I certainly look forward to the next 100+ journal entries, let alone the next 100 days!

Hats off to you!

Rohit Bhargava (Washington DC):

You've done a great job filling some pretty big shoes and bringing your own voice to the blog. The photo along with your post on reaching the hallmark of 7000 orders was brilliant ... illustrating the plane, using real employees, and taking a photo from overhead (naturally) to commemorate the occasion. This is the way companies should blog.

Felix (Taiwan):

Other than any recent updates on the 787 first flight, are there any updates on the 787 interior cabin design? For instance, a boeing customer-designed interior photo perhaps.

Norman (Long Beach, California, United States):

I love Airliners.net. I go there many times a day.
This is the best web site to find out all the news
and views when it comes to civil aviation, thier are also plenty of pictures of military aircraft.

Chris C (South Africa):

Mr Tinseth, you journal entries are excellent, well thought out, and above all, very professional! Thanks for keeping all us very informed and enlightened regarding the phenomenal Boeing Company!I too look very forward to the next 100 plus entries from you! Roll them' 747-8 orders in!

Everett (Beijing,China):

You blog is very good.It tells many thing about airline industry.I'm glad to see the state of the industry continues to be good and the profits of airline industry keep rising.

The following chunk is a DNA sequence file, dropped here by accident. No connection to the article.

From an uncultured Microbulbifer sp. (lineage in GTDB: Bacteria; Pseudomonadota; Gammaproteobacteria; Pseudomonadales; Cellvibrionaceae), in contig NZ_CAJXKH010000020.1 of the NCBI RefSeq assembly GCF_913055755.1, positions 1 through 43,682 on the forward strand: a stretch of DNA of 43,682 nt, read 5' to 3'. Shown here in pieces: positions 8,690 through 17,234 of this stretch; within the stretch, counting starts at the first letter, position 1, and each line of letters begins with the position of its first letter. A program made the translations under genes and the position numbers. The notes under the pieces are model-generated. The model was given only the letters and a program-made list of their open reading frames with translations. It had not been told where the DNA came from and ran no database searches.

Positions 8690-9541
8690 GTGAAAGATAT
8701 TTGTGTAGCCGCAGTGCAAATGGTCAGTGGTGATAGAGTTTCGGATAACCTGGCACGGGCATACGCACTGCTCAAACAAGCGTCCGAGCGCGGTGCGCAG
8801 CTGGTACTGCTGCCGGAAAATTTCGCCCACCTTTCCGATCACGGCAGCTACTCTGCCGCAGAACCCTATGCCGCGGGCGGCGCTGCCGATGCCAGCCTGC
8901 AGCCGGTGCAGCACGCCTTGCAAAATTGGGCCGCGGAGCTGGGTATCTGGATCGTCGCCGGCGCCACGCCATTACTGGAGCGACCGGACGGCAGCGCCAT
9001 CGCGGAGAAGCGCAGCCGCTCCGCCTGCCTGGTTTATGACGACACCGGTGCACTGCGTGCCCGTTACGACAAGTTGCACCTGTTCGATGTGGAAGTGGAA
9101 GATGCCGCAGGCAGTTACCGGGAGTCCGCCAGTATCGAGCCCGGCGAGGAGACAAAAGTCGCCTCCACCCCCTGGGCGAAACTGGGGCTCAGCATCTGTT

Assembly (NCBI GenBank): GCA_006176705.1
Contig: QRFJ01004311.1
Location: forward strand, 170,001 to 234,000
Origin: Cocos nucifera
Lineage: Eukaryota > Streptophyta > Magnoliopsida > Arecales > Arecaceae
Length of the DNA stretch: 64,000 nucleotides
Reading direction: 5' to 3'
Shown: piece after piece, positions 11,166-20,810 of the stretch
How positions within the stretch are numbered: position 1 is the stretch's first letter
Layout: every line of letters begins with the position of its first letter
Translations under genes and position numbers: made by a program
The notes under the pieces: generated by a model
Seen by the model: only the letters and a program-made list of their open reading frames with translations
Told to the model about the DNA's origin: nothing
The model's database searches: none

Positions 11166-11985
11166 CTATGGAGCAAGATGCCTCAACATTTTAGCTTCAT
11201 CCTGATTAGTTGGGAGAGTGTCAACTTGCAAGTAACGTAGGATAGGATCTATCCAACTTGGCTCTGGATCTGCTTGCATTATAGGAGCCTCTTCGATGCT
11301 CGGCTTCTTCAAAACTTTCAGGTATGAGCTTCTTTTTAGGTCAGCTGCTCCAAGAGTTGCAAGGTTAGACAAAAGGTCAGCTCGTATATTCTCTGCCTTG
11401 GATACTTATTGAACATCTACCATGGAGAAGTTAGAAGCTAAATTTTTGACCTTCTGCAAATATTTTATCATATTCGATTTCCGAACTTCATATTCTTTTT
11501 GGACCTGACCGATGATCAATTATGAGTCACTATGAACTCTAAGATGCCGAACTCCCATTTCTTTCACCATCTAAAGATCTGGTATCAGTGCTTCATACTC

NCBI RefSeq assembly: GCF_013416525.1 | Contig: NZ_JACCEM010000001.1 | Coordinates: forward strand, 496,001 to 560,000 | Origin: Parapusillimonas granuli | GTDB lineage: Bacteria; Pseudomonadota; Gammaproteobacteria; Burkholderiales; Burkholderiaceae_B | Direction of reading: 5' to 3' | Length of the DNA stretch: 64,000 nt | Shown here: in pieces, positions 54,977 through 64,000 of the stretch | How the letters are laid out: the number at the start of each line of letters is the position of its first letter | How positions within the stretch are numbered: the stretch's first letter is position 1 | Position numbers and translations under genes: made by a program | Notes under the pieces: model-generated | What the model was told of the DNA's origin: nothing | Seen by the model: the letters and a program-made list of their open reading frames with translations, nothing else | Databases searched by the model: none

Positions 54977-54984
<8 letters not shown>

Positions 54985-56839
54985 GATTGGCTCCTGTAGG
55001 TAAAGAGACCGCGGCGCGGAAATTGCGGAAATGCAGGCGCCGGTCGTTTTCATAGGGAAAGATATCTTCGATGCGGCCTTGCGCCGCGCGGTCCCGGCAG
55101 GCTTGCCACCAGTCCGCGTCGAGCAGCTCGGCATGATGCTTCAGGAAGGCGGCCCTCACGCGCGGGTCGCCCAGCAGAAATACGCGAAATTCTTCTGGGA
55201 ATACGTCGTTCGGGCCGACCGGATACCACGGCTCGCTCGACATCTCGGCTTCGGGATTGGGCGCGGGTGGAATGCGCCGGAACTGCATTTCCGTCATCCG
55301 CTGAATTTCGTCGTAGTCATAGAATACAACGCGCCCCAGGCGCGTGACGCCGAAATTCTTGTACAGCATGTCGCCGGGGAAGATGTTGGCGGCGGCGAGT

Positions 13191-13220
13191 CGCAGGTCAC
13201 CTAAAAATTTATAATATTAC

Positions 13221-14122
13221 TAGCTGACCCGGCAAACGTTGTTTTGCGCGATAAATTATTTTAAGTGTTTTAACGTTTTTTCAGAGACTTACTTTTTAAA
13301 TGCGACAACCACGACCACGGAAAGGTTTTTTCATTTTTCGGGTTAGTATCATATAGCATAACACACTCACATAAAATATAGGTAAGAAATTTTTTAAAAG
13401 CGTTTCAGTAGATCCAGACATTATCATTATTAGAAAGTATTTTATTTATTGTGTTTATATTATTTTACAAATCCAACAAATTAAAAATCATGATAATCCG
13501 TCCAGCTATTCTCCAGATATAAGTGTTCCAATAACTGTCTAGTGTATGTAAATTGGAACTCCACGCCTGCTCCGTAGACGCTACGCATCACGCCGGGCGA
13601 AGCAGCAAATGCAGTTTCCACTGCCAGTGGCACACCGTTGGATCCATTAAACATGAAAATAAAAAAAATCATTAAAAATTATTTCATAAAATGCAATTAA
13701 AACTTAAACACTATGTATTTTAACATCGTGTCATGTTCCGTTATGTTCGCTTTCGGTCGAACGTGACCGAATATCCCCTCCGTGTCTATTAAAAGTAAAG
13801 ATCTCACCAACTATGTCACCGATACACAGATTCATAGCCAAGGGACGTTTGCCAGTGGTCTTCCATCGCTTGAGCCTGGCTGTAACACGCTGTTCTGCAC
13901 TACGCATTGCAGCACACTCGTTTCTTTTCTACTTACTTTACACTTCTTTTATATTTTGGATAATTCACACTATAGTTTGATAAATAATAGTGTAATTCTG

Carlos (Cape Town, South Africa):

Randy's Journal is a blogging success story. It takes many things in order to roll out a blog that thrives - especially for a company of Boeing's stature. Foremost among these are dedication to the blog and a passion for the content.

I'm glad to say that both are evident in Randy's Journal, and that reading this blog is a pleasure. Bring on the next landmark!

KC Chew (Kuala Lumpur, Malaysia):

After reading the long distance record of B777-200LR from HKG-LHR, I am wondering of the next level of ultra long range. That an aircraft can travel with full passenger/cargo load to any point on earth non-stop (plus reserves), i.e. between two antipodal points, eg WLG-MAD, KUL-UIO, PER-BDA. Typically, a distance of 12500 miles (10870 nm) and probably a flight time of 23-24 hrs. Are there any antipodal routes that could be as popular as the kangaroo route, LHR-SYD?

Bruce Abbott (Vancouver,BC,Canada):

I am Canadian,and I am a long time admirer of Boeing. I work in the forest industry and have had the pleasure of working very close to the Boeing Vertol BV107. What an incredible aircraft! Day after day this type performs its duties- flying logs off some very steep terrain in often quite nasty weather-with such incredible ease. And I know the pilot's love it because in the right hands it can really show its stuff. To my way of thinking this shows the uncompromising effort of the Boeing team of that era to produce such an amazing aircraft! Do now what they did then and Boeing will continue to be the the best damn aircraft of any in the world today. Keep up the great work you guys.